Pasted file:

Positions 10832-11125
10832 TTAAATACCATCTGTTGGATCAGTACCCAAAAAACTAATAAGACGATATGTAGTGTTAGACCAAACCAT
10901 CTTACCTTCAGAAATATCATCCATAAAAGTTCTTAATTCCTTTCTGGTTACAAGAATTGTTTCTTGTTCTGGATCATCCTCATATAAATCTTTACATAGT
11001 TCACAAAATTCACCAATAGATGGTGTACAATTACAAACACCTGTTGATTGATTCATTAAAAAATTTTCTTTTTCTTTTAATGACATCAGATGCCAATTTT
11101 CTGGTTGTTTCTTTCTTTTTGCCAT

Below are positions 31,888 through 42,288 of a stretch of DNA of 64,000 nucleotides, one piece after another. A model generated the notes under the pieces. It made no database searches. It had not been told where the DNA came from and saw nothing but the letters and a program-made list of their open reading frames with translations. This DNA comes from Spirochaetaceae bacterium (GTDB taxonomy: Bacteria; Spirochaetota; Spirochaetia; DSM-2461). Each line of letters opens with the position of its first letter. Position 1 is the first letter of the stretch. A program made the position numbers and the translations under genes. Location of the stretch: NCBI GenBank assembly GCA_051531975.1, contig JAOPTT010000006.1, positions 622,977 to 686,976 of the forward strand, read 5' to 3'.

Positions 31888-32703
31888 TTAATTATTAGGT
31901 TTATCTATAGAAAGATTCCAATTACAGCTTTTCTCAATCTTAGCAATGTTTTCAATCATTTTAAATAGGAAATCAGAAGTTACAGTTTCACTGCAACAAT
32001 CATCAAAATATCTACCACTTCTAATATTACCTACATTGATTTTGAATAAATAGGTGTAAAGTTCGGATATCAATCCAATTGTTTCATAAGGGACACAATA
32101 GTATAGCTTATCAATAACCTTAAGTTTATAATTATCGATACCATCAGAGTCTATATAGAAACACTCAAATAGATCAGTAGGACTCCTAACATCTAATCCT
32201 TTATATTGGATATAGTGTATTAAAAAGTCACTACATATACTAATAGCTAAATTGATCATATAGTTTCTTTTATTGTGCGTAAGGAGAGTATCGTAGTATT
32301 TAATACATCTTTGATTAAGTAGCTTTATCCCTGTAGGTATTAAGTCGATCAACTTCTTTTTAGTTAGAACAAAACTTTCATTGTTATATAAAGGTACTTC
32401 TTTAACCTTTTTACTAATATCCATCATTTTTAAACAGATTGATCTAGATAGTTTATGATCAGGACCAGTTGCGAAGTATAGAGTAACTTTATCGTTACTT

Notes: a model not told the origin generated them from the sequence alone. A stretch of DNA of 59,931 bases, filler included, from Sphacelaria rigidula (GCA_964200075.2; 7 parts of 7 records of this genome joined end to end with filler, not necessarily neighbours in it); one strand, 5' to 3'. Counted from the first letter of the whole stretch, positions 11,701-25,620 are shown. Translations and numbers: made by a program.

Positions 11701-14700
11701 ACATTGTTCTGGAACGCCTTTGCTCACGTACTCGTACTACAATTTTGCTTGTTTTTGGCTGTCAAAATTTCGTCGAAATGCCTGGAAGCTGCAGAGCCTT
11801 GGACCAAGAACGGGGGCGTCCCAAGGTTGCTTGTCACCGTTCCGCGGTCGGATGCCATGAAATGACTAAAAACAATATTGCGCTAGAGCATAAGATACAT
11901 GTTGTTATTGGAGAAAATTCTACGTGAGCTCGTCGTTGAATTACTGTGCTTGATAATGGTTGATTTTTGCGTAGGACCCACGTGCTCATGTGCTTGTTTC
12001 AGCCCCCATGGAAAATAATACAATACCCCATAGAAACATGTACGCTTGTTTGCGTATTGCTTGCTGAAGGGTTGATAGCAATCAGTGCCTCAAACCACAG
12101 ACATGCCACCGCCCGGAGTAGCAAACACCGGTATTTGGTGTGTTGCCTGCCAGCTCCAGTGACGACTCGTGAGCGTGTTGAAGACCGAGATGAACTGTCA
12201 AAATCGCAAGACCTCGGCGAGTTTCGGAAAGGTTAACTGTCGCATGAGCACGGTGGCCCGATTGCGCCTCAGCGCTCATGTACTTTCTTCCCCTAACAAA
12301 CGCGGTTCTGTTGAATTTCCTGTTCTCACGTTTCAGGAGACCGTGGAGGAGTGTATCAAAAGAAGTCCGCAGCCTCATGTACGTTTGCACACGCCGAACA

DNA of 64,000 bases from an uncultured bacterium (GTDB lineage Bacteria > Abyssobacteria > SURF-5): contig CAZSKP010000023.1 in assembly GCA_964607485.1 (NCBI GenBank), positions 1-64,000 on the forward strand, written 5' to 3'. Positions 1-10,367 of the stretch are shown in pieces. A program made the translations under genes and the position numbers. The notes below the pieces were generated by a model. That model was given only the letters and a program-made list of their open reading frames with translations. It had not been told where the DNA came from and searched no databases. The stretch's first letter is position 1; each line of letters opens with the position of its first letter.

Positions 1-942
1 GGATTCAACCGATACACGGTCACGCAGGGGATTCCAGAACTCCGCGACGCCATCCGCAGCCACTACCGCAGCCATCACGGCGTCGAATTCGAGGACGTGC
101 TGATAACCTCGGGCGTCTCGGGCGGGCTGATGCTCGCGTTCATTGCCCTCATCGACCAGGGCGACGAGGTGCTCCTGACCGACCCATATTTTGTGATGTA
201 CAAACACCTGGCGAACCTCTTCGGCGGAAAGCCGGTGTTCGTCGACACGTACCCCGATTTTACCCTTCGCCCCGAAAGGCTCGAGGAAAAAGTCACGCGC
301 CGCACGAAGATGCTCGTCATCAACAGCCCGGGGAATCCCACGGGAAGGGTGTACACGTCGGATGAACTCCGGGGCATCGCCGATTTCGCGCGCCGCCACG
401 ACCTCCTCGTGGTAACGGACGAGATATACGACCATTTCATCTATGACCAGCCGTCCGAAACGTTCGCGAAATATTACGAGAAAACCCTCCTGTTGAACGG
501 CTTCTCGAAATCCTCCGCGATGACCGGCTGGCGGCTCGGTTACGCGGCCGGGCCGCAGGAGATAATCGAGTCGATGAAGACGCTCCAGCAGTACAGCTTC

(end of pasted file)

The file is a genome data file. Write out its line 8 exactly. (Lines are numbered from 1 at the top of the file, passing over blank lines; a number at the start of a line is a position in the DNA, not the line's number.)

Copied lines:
31888 TTAATTATTAGGT